*This figure is adapted from cell.fixstars.com

how to access vector type via normal pointer
How to access vector type via normal pointer

vector signed int va = (vector signed int) { 1, 2, 3, 4 };

int *a = (int *) &va;

*This figure is adapted from cell.fixstars.com

how to access a normal array from vector type
How to access a normal array from vector type

int a[8] __attribute__((aligned(16))) = { 1, 2, 3, 4, 5, 6, 7, 8 };

vector signed int *va = (vector signed int *) a;

__attribute__((aligned(16))) forces scalar data to be 16 byte-aligned

*This figure is adapted from cell.fixstars.com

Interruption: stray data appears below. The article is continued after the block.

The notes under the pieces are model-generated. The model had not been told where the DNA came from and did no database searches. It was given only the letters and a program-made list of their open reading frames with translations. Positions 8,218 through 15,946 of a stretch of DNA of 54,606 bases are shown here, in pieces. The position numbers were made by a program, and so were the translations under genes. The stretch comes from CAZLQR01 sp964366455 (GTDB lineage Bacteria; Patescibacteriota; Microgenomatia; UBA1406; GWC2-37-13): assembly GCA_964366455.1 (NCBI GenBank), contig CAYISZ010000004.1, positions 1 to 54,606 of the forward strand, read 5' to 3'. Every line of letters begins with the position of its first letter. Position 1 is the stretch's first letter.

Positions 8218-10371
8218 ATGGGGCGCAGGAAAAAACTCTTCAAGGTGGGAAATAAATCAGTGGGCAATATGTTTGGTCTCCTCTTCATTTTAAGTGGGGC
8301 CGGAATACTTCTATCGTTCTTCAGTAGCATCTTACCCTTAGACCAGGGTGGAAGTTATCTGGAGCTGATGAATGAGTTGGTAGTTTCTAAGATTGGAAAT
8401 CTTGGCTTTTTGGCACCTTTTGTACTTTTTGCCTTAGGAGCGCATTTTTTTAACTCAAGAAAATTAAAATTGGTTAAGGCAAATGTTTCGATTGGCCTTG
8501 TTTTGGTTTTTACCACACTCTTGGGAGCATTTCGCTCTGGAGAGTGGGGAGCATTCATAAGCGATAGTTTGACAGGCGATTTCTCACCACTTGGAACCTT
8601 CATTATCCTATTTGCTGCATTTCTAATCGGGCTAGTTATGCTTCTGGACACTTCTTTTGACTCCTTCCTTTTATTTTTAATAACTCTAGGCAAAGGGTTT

simd operation on ppe
SIMD operation on PPE

int a[4] __attribute__((aligned(16))) = { 1, 2, 3, 4 };

int b[4] __attribute__((aligned(16))) = { 5, 6, 7, 8 };

int c[4] __attribute__((aligned(16)));

vector signed int *va = (vector signed int *) a;

vector signed int *vb = (vector signed int *) b;

vector signed int *vc = (vector signed int *) c;

*vc = vec_add(*va, *vb);

vec_add is a SIMDfunction provided by VMX (Vector Multimedia Extension) proposed by IBM and Mtorola.

entire code for vector addition
Entire code for vector addition

#include <stdio.h>

#include <altivec.h>

int a[4] __attribute__((aligned(16))) = { 1, 2, 3, 4 };

int b[4] __attribute__((aligned(16))) = { 5, 6, 7, 8 };

int c[4] __attribute__((aligned(16)));

int main(int argc, char **argv)

{

vector signed int *va = (vector signed int *) a;

vector signed int *vb = (vector signed int *) b;

vector signed int *vc = (vector signed int *) c;

*vc = vec_add(*va, *vb);

printf("c[0]=%d, c[1]=%d, c[2]=%d, c[3]=%d\n", c[0], c[1], c[2], c[3]);

return 0;

}

how to create dense vector data